Opinions

12 Propositions for Social Care

Written by: Ian Welsh, Chief Executive, the ALLIANCE

Published: 07/03/2012

Ian blogs on learning from the experiences of disabled people and people with long term conditions to transform social care.

The Gathering at the beginning of March saw the launch of the Future of Scotland campaign.  At the same time I was engaged in an equally important debate on the future of social care in Scotland.

Our event, also at the Gathering,’ Let’s get real – Transforming Social Care’, heard from Dr Jim McCormick (Scotland Adviser to the Joseph Rowntree Foundation) on the 12 Propositions for Social Care.  These represent a distillation of thinking on how we can achieve an approach founded on human rights, supporting people to live well and rising to the demographic and economic challenges Scotland faces.  The work is rooted in the experiences of people who are disabled or live with long term conditions, and informed by a rich array of expertise from the third sector and our partners.

In the same week the much-anticipated Social Care (Self-directed Support) (Scotland) Bill was introduced to Parliament, and we learned that consultation on the integration of health and social care (including legislation and shared outcomes) will begin in May.  The latest round of Reshaping Care for Older People Change Plans were submitted to the Scottish Government and we await their publication with interest.  We will be scrutinising the extent to which the plans reflect investment in genuine change, rather than funding the status quo, and how well the third sector is engaged as an equal partner.

Last week also saw the Welfare Reform Bill clear its final hurdle in the Lords.  This was accompanied by grave concern from the Westminster Joint Committee on Human Rights that the hard-won right to independent living could be severely undermined.  The Committee declared that, “the government and other interested parties should immediately assess the need for, and feasibility of, legislation to establish independent living as a freestanding right”.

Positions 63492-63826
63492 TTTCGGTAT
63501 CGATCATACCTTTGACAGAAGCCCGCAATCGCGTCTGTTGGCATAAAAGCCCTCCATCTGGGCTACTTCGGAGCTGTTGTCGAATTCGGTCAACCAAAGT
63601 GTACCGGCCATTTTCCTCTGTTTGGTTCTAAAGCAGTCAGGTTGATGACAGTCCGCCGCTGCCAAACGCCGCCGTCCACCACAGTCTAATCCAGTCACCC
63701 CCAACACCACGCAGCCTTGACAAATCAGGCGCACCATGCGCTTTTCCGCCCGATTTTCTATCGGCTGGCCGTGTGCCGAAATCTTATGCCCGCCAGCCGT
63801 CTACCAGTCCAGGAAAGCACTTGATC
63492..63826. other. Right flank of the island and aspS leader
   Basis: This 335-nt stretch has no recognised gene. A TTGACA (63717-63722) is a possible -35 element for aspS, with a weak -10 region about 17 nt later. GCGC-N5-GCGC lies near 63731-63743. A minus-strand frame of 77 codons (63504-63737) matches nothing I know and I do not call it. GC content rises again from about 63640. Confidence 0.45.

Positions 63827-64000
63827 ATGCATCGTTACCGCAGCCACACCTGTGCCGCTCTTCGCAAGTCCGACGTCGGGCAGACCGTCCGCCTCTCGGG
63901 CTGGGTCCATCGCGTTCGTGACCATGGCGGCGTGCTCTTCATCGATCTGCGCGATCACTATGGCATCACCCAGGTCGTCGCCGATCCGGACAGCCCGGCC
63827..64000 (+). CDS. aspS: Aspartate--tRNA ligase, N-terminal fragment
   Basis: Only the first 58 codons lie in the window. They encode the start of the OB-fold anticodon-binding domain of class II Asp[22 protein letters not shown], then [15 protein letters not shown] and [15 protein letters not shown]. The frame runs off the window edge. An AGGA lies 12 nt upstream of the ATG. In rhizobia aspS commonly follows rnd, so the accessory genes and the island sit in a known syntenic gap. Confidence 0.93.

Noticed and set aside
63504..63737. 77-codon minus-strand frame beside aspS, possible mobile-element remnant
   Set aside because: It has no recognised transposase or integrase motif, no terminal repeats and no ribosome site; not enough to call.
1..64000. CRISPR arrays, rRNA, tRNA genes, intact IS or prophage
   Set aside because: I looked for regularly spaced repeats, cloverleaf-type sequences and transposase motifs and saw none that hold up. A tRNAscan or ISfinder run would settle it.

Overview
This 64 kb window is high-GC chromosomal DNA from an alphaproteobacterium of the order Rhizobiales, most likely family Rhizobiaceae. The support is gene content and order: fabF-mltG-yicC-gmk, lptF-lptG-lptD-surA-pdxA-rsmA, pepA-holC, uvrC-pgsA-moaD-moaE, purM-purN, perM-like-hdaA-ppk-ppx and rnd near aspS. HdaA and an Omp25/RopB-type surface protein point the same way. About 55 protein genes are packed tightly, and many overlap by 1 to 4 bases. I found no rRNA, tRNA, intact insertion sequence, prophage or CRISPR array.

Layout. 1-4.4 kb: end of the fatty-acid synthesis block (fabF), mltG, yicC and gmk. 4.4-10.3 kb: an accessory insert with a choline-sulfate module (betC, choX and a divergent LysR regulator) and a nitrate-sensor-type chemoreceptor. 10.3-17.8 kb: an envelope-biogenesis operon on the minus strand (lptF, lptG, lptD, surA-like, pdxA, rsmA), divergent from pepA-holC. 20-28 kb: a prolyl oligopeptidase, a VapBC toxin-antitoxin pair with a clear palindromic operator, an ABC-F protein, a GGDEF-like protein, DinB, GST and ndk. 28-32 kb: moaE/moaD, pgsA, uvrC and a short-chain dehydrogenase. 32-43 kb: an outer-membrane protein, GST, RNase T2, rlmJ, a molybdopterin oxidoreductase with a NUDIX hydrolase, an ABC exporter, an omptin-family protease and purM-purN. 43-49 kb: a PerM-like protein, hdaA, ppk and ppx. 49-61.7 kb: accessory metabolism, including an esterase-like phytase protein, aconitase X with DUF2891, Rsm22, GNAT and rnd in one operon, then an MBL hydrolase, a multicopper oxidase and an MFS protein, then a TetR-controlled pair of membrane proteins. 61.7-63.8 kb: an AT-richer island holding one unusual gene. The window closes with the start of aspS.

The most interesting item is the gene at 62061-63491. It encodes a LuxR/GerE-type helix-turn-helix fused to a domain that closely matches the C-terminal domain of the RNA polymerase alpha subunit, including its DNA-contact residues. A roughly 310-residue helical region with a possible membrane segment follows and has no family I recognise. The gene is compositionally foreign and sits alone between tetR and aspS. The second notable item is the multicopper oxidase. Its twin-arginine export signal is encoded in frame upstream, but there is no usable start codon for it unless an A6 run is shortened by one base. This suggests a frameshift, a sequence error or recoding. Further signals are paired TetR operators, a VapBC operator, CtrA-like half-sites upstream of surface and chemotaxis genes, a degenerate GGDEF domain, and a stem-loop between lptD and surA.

As we engage with this panoply of activity, we must make sure the focus remains on the reality for people, families and communities, and that their voices are the driving force for change.  I hear frequently about the very real impact already being felt as a result of welfare reforms, rising cost of living, an increasingly competitive labour market and cuts to support and services – issues we will explore at our upcoming Annual Conference.

There is good reason why one of our speakers last week described the fear that we are heading for ‘catastrophe’ for many people who need support and services.

However, the outlook need not necessarily be bleak.  We have a hugely significant opportunity – through Christie, self-directed support, reshaping care and integration of health and social care – to set ourselves on a different path.  As public debate on the future of Scotland grows, I invite you to join us in helping to shape a future in which people – be they older, disabled or living with long term conditions – are equal, active citizens who have access to public services that enjoy high quality of life and independent living.

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